Competition is heating up for Tesla Model S.
When the Tesla Model S was first unveiled in 2012, it was the most advanced EV ever sold. 6 years later, it is still the first car most people think of when electric vehicles are mentioned. Tesla's place as the foremost electric vehicle company has gone mostly unchallenged, but recently, competition has started to increase as more and more companies are bringing vehicles to market, such as Porsche and the new Taycan.
Porsche Tycan: an untested car from a trusted company
Porsche's reputation is not for electric cars, and in terms of sales, this will be an advantage which the Tesla Model S will have over the Porsche. But in terms of electrifying their models, Porsche has been dabbling in hybrids in racing for some time, and Porsche's hybrid supercar, the 918, has been received with good reviews and impressed owners. Sure, hybrids are not electric cars, and experience in hybrids does not translate perfectly to a vehicle without an internal-combustion engine, but it's experience which goes beyond that of other companies who have entered the EV market.
Comparing the Taycan to the Tesla Model S
The specifics on the Taycan are provided by Porsche, and so have not been confirmed by any independent testing, but the figures put the car just above the Tesla Model S 75D (the closest price comparison) in a few areas. The big two in terms of performance are the 0-60 and the horsepower (torque would perhaps be a better metric, but the torque number has not been reliably released for the Taycan). In acceleration to 60mph, the Porsche has a half-second advantage, not insignificant when the Tesla already does an impressive 4.2 second 0-60. The horsepower numbers have a similar difference: the Porsche puts out an estimated 600 horsepower, which is more than 80 over the Tesla Model S 75D number.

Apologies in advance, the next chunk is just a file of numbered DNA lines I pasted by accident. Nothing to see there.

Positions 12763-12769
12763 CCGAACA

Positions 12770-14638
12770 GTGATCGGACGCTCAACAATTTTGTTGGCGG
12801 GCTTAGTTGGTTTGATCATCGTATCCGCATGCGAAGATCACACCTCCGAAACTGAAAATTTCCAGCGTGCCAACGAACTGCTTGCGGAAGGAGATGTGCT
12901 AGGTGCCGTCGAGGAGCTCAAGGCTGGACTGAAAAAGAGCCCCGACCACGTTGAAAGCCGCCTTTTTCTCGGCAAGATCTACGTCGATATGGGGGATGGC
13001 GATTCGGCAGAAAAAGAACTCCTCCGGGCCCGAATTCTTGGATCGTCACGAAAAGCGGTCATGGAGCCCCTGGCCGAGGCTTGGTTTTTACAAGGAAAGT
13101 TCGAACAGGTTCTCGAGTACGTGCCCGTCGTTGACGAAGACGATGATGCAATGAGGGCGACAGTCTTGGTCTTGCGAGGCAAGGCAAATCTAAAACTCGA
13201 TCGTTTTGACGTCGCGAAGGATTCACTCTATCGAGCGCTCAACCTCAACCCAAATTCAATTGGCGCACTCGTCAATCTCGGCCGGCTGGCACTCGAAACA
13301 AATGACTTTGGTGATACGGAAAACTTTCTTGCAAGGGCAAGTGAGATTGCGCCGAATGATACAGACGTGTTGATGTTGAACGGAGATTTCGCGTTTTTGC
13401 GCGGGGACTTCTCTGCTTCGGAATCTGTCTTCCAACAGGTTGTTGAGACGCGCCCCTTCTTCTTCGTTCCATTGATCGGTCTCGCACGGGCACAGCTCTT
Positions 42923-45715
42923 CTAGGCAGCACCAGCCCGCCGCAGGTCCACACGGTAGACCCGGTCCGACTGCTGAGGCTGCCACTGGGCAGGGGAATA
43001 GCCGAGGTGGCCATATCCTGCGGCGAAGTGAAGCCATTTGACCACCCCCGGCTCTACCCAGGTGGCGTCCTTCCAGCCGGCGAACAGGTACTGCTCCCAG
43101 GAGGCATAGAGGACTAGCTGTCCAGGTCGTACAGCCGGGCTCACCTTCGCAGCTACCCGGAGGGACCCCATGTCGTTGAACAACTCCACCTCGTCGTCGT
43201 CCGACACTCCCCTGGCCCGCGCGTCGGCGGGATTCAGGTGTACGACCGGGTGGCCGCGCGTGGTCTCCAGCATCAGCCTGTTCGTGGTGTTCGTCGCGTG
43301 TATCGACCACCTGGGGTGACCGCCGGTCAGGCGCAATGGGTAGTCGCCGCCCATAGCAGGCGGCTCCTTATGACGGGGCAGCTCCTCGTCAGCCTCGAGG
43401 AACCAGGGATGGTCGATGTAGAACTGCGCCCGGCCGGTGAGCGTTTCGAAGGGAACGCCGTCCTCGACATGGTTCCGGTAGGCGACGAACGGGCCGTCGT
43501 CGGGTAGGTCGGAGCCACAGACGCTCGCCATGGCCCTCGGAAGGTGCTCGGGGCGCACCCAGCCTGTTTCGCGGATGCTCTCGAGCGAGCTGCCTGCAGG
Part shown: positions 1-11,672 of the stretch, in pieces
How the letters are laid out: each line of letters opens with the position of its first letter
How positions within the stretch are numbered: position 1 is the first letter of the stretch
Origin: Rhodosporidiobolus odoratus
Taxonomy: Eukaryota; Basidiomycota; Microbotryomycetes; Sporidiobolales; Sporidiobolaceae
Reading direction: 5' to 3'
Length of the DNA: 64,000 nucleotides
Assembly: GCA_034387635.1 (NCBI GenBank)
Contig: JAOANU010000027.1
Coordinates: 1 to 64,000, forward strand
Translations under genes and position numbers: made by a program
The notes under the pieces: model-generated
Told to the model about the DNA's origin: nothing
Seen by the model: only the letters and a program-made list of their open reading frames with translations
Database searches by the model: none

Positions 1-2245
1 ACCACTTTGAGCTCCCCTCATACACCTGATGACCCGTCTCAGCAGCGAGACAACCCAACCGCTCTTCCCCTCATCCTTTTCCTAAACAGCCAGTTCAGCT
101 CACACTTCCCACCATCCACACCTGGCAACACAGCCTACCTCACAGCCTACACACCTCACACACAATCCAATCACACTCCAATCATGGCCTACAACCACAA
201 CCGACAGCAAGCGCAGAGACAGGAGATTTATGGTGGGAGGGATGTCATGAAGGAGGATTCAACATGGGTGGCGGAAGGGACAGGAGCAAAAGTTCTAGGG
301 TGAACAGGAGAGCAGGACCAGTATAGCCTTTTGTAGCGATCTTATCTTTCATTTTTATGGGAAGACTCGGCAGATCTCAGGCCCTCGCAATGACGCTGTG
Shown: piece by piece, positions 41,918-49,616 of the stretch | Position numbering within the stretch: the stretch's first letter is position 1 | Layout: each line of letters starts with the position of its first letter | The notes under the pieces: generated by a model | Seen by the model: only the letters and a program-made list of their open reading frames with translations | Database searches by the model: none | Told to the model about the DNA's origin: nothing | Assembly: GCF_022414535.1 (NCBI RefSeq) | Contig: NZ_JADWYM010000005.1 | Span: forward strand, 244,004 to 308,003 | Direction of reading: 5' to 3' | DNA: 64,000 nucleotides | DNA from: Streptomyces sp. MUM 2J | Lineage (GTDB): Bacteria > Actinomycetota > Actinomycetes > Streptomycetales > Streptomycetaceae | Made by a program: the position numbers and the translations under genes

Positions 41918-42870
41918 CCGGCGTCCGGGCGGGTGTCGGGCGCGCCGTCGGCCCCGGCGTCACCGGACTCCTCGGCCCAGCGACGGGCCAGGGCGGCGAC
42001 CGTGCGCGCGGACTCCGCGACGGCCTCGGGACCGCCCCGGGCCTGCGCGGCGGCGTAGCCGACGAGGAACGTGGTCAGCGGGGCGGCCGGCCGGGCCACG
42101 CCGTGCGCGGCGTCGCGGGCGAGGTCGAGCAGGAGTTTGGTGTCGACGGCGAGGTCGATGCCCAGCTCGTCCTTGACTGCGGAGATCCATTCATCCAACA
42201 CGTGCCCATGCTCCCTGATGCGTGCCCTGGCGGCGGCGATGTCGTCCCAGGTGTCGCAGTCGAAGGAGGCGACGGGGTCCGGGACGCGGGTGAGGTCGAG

Porsche: Late to the game
Where the Tesla shines is in the practical side of the equation. While the Porsche is set to have the greater range, Tesla's greater amount of experience in the market has allowed it to go through the teething pains of a new model, indeed an entirely new kind of car, with relatively little competition. As a result, living with a Tesla has gotten easier and easier as the company has been able to make improvements. The Porsche will be able to take advantage of the greater ease which as been added to living with any EV (more public charging facilities, government grants, etc.), but has some catching up to do. Tesla has supercharging stations which allow recharging in around 30 minutes. These would not be usable for Porsche's Taycan.
Porsche promises to build their own equivalent, 500 of them in the States, by 2019. Time will tell if this promise will be kept, but it seems reasonable to say that the choice is between greater practicality and experience with the Tesla Model S, and greater performance with the Taycan